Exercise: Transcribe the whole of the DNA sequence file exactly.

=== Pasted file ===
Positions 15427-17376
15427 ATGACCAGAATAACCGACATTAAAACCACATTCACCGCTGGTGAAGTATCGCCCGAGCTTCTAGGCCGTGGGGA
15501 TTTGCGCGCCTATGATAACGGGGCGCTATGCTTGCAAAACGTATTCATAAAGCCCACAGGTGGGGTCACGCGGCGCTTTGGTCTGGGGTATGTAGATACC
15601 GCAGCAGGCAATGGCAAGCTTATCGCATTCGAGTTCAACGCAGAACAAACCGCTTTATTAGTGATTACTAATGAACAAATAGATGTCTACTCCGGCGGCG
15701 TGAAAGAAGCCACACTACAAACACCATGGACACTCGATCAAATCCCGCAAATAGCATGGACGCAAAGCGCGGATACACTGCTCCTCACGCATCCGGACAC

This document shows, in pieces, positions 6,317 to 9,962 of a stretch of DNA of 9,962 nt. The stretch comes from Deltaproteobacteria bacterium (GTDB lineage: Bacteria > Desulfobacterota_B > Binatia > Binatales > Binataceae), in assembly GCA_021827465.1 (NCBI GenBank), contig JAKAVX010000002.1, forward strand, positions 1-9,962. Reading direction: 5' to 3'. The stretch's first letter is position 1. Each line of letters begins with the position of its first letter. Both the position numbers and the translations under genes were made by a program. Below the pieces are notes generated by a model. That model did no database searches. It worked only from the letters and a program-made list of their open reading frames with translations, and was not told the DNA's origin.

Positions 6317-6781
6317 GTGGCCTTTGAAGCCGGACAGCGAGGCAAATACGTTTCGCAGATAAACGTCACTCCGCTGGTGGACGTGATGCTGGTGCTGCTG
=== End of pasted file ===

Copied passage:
Positions 15427-17376
15427 ATGACCAGAATAACCGACATTAAAACCACATTCACCGCTGGTGAAGTATCGCCCGAGCTTCTAGGCCGTGGGGA
15501 TTTGCGCGCCTATGATAACGGGGCGCTATGCTTGCAAAACGTATTCATAAAGCCCACAGGTGGGGTCACGCGGCGCTTTGGTCTGGGGTATGTAGATACC
15601 GCAGCAGGCAATGGCAAGCTTATCGCATTCGAGTTCAACGCAGAACAAACCGCTTTATTAGTGATTACTAATGAACAAATAGATGTCTACTCCGGCGGCG
15701 TGAAAGAAGCCACACTACAAACACCATGGACACTCGATCAAATCCCGCAAATAGCATGGACGCAAAGCGCGGATACACTGCTCCTCACGCATCCGGACAC

This document shows, in pieces, positions 6,317 to 9,962 of a stretch of DNA of 9,962 nt. The stretch comes from Deltaproteobacteria bacterium (GTDB lineage: Bacteria > Desulfobacterota_B > Binatia > Binatales > Binataceae), in assembly GCA_021827465.1 (NCBI GenBank), contig JAKAVX010000002.1, forward strand, positions 1-9,962. Reading direction: 5' to 3'. The stretch's first letter is position 1. Each line of letters begins with the position of its first letter. Both the position numbers and the translations under genes were made by a program. Below the pieces are notes generated by a model. That model did no database searches. It worked only from the letters and a program-made list of their open reading frames with translations, and was not told the DNA's origin.

Positions 6317-6781
6317 GTGGCCTTTGAAGCCGGACAGCGAGGCAAATACGTTTCGCAGATAAACGTCACTCCGCTGGTGGACGTGATGCTGGTGCTGCTG